Stakeholder Capitalism: A Primer
The movement is based on business practices going back to the 1950s in the world of total quality management and in the academic world going to the 1980s as explained in this recent academic review of the management theory behind Stakeholder Capitalism. It was not created in 2019, as some believe, when the Business Roundtable updated its charter of the organization to address the needs of all stakeholders, which was in effect no more than a press release. Stakeholder Capitalism predate the term ESG by decades.
The concept and principles of Stakeholder Capitalism have existed for decades but there remains confusion about the definition that is either a natural consequence of any new concept or is in some cases an opportunity to poke holes in it. This primer clarifies the definition for Stakeholder Capitalism based on decades of pre-2019 usage. It provides a brief history and a list of the relatively small number of people and organizations whose work has contributed to a better understanding of the virtuous circle of prosperity and a healthier environment created by strategically and systematically engaging all stakeholders in the missions and objectives of the enterprise.
Despite the recent pronouncements from the Business Roundtable and others, the concepts underlying Stakeholder Capitalism did not come down from on high but rather from the practical efforts of academics and business people trying to improve business. The Enterprise Engagement Alliance Youtube.com channel has a regularly updated library of shows consisting of panel discussions with experts in all areas of business and academia on the practical implementation of Stakeholder Capitalism to achieve organizational results. This article was first published in March 2020 and was most recently updated in March 2023. The concept of Stakeholder Capitalism is completely non-partisan as it does not require government involvement.
Click here for an EEA Youtube show conversation on Stakeholder Capitalism between Bruce Bolger, EEA founder and R. Edward Freeman, Professor of Business Administration at the Darden School of the University of Virginia, both early advocates of the field, or this show with Leo E. Strine, Jr., former Delaware Chief Justice, another pioneer and a strict advocate for keeping business out of politics and vice versa.
Click here for a library of Stakeholder Capitalism and human capital management resources. See the footer for information about the activities of Enterprise Engagement Alliance at TheEEA.org or contact Bruce Bolger at 914-591-7600, ext. 230 or Bolger@TheICEE.org.
By Bruce Bolger
- The Definition of Stakeholder Capitalism Consistent With Sound Business Principles and Decades of Practice
- Opponents Focus on an Illogical Definition
- The Contributors to Stakeholder Capitalism Principles
Governors in Texas, Florida, and Louisiana have drawn attention to Stakeholder Capitalism through their proposed measures to curtail state pension funds from investing in investment managers that promote or support ESG (Environmental, Social, Governance) practices, increasingly associated with Stakeholder Capitalism. Nineteen states have now formed a coalition to oppose ESG investing. Sen. Pat Toomey, R., PA., recently made national news by requesting detailed information of standards from more than a dozen ESG ratings firms. Writing recently in opposition to Stakeholder Capitalism in multiple publications and cable media platforms, a former health care entrepreneur and now asset manager, Vivek Ramaswamy, says, without reference to any formal definition, that “Stakeholder capitalism refers—or at least used to refer—to the idea that companies should serve not just their shareholders, but also other societal interests.” Ramaswamy is now running for the GOP nomination for US president on an anti-Stakeholder Capitalism plank using a definition with no basis in established usage.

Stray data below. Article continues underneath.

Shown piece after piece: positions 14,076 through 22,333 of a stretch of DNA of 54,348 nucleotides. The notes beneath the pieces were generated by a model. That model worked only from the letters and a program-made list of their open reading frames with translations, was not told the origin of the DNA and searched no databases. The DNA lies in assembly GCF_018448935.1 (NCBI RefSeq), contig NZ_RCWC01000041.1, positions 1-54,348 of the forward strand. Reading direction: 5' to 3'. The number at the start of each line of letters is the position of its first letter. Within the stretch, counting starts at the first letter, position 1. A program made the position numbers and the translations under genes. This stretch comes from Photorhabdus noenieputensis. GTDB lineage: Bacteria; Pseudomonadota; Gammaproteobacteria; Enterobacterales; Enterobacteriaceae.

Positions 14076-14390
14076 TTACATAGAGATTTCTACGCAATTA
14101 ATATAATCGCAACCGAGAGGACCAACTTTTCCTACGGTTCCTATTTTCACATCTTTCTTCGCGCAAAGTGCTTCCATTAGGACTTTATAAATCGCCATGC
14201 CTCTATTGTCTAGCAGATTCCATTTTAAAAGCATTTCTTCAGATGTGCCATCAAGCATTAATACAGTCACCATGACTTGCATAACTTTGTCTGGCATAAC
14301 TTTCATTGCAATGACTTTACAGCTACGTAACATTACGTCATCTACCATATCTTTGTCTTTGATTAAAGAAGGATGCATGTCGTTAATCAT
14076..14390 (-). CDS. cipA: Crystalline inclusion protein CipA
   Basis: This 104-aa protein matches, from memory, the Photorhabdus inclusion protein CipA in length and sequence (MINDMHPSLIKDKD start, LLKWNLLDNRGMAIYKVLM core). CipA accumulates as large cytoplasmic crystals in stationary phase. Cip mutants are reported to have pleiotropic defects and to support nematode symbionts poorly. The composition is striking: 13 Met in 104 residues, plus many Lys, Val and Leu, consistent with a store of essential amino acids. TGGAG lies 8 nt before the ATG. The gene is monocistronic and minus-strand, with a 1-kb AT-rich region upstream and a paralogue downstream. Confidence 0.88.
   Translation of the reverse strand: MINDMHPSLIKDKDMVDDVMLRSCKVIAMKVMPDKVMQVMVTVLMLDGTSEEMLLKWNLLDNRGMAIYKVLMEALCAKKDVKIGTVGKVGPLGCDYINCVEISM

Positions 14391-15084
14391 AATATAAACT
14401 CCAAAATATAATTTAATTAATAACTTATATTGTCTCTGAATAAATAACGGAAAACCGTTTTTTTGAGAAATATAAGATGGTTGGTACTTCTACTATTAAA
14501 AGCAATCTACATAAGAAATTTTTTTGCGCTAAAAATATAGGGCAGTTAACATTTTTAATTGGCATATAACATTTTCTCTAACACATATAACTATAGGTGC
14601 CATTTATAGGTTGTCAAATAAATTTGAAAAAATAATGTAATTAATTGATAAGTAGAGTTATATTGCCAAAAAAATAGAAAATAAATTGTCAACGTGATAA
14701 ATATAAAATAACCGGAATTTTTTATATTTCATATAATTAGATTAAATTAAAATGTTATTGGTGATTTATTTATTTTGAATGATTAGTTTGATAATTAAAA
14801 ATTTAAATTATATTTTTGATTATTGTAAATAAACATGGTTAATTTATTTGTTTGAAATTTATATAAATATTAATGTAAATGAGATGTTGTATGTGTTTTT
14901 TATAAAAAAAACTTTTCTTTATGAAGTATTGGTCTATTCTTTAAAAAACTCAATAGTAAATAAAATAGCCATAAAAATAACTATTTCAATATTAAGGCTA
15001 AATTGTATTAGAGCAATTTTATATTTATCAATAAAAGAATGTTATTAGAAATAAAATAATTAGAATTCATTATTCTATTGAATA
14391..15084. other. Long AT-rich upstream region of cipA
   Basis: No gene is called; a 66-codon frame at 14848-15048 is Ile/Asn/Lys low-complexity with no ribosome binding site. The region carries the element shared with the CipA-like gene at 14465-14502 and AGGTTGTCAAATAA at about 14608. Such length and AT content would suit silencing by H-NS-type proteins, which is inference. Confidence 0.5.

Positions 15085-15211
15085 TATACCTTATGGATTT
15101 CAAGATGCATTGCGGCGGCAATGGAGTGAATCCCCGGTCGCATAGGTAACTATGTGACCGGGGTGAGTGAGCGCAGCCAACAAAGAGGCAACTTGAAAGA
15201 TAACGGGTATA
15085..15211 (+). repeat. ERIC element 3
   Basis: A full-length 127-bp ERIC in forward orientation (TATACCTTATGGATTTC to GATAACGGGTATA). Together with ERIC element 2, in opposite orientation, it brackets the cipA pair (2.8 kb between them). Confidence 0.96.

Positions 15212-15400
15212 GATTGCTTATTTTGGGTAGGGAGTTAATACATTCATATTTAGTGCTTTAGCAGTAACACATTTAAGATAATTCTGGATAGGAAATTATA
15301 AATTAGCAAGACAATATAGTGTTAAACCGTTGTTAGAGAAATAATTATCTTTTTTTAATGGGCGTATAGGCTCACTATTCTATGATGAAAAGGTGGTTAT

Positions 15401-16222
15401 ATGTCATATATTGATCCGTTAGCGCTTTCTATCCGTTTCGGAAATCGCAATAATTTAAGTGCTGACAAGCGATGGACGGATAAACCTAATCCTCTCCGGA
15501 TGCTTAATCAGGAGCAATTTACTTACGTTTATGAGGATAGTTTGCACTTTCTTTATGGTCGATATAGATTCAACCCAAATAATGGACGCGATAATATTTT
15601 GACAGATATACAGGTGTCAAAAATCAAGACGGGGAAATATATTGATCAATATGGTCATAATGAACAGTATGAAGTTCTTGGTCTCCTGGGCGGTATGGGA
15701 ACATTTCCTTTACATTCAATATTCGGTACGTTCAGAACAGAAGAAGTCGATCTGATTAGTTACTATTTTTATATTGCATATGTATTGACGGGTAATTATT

On the other side of the Atlantic, the European Union is moving rapidly toward establishing ESG and Stakeholder Capitalism as the primary business framework. In late 2022, it recently passed the Corporate Sustainability Reporting Directive, which will apply to all organizations that do business in or with EU companies with more than 250 employees, ar at least 40 million euros in annual sales or a balance sheet of 20 million euros in assets. It requires companies to file detailed human capital practics and analytics affecting their employees and those of their distribution and supply chain partners, as well as equally detailed information on customer and community engagement practices and metrics, and the environment. According to Carmen Lu, Counsel, ESG, for New York-based Wachtell, Lipton, Rosen, and Katz, "I think we are experiencing a kind of key inflection point in the shift to Stakeholder Capitalism. The movement has been going on for many years but with the rise of ESG and now the CSRD law, corporations will be formed to make the shift." She believes that US companies and those around the world that wish to do business in the EU or with large EU companies will have little to no recourse in local courts if they do not want to comply.